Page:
I joined the after-school club, School of Comedy, which progressed wildly, and in quite a Hollywood way. It sounds like 'School of Rock', right up to trying to raise money to pay for a venue in Edinburgh.
Al Pacino never looks like he's being filmed.
I don't think Tom Hardy has an actual voice of his own. Except maybe the one in 'The Dark Knight Rises,' as Bane.
Sometimes I've been more emotionally disturbed by the experience of shooting a comedy than a drama. After 'We're the Millers', I think playing this battered loser who's confidence was at zero for 90 percent of the movie, I did genuinely feel that way.
I am the black sheep of my family. They are all super talented and intelligent and got proper jobs. Most of my family is in medicine, actually. They are all too clever to be doing what I do.
Somehow I got a place at Bristol University. I'm still waiting for the phone call to say that they made a mistake and got the wrong person.
I just felt that I might to go to university and get some real life. It wasn't stimulating in the same way. I loved being at Bristol, but I missed the thrill of being on set.
How often do I call my mom? You can never call your mum enough, and I should call my mum more often. But I speak to my mum very regularly and have a close relationship with my parents.
I absolutely love Leonardo DiCaprio.
I look up to Leonardo DiCaprio and Matt Damon. I'm a huge fan of their work. I also like actors who really transform themselves, like Joaquin Phoenix. And I loved Robin Williams growing up. He does comedy and drama so brilliantly.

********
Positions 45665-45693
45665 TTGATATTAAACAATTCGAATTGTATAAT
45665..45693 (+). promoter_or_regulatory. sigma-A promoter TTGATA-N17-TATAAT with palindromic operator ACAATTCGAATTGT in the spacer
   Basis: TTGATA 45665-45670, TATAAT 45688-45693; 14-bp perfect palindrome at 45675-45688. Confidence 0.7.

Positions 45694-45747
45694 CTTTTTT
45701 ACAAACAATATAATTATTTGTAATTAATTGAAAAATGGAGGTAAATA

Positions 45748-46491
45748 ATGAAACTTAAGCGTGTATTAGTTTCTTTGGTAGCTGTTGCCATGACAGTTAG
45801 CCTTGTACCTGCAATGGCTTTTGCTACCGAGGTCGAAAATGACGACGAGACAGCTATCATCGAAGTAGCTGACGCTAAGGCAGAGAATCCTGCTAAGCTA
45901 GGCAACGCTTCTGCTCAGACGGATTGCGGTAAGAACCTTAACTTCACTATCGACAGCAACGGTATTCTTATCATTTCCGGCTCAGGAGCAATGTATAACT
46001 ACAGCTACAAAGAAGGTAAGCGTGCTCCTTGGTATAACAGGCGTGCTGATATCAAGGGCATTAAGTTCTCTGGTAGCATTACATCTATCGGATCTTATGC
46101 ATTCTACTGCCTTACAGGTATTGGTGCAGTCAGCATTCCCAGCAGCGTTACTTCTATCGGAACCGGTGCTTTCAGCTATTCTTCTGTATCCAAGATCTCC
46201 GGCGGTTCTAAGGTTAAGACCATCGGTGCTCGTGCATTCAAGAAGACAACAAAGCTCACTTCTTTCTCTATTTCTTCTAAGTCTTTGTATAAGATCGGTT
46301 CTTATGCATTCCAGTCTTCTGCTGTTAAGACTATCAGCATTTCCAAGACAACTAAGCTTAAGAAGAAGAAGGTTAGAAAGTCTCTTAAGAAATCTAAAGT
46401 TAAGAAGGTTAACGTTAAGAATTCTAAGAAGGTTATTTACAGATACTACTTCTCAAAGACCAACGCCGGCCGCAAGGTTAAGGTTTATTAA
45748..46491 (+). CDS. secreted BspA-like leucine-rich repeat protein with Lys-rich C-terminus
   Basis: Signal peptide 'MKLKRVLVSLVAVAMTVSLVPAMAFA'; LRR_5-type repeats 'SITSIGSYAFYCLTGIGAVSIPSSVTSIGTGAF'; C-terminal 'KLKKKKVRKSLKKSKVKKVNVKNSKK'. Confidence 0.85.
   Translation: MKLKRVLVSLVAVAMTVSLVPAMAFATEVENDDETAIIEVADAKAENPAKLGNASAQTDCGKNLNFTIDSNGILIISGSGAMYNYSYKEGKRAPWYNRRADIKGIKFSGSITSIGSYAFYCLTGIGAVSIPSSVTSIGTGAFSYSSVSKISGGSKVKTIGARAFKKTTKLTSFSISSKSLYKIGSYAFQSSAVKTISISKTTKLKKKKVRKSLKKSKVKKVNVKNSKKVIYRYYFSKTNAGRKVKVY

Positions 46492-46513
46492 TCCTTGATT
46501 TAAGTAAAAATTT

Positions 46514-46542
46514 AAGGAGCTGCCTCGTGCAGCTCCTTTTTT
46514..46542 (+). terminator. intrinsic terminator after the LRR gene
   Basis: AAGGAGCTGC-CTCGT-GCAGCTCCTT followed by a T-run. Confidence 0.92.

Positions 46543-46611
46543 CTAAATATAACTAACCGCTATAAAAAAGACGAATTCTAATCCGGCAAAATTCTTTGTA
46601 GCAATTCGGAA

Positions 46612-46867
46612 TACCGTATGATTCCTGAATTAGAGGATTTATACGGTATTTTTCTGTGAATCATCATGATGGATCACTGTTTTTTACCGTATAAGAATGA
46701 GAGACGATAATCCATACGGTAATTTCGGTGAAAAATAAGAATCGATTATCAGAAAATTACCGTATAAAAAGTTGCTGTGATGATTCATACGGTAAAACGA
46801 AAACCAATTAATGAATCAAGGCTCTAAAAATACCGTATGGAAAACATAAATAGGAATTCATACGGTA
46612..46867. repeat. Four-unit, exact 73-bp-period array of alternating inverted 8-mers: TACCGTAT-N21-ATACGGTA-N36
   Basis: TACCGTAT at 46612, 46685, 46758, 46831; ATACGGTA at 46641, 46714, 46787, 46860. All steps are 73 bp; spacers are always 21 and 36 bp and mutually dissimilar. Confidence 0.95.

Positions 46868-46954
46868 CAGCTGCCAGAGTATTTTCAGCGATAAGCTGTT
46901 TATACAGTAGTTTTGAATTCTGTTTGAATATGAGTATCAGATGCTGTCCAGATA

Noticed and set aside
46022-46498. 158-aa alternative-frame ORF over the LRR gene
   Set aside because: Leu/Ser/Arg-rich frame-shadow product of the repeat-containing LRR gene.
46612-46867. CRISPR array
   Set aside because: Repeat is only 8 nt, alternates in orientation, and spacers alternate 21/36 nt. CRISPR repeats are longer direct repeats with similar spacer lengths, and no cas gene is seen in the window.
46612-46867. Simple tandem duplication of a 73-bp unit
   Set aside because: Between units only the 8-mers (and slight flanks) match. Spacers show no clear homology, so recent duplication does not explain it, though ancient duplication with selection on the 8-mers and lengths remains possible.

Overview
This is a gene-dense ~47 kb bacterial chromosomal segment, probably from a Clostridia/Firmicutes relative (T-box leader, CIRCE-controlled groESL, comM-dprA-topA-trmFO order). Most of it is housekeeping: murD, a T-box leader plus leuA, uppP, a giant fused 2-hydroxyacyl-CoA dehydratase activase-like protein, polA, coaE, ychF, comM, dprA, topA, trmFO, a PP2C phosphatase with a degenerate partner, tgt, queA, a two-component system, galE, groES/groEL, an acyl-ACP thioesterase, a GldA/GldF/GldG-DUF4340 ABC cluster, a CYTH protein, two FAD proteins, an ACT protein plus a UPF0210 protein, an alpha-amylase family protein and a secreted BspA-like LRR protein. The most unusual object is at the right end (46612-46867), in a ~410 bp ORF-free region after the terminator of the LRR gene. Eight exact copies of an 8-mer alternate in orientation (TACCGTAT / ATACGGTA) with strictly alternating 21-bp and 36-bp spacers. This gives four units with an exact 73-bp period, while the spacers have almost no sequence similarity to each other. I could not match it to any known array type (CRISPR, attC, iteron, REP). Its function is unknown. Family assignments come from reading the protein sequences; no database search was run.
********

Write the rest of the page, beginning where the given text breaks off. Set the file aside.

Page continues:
It may sound strange to say it of someone so famous, but I think Leonardo DiCaprio is underrated, particularly from an awards perspective. He is a very versatile actor. He started very young, and 'What's Eating Gilbert Grape?' is one of my favourite films.
Leonardo DiCaprio I find very inspiring... He's my idol. I absolutely love Leonardo DiCaprio. Christian Bale, obviously, being a British actor and going from 'Empire of the Sun.' Now he's Batman.
The fact that there aren't more restrictions on the media is disgraceful.
I love the camaraderie that develops on film sets and ensemble casts. It's really special.
What's hilarious is people taking photos and they think you don't know. It's the funniest thing I've ever seen. Like taking a picture of their mate for example but about three foot wide of their face - and the flash is on half the time!
I think the one thing that I've experienced with American films is just that the size tends to be so much bigger, the budgets have been bigger, the size of the sets have been bigger, the number of people working on them is bigger, but that's not to say that I haven't been able to get close to people or develop good relationships.
My brother's my best friend, without a doubt. Me and my big sister get along so well. She moved to East London, though, so points off, but she's wicked. And then my little sister is a little genius. She's super talented and such a great person, always been far more mature and cool than me.
I actually found 'We're the Millers' one of the toughest, if I'm honest, least fun experiences of my life, which is weird. It was such a huge opportunity for me to work with the people I worked with and I feel grateful to be a part of that, but it kind of messed me up.
I hate going into the audition room. I find it the most nerve-wracking, inhumane experience, and I think it's such an inhospitable environment to give an honest account of the character and, I guess, your ability.
I didn't want to be behind a desk. I didn't want to do a normal job. I had made my mind up. I became despondent prematurely. I had my mid-life crisis when I was 16. I suppose I'd agree with that. But acting has helped me develop a lot in my private life.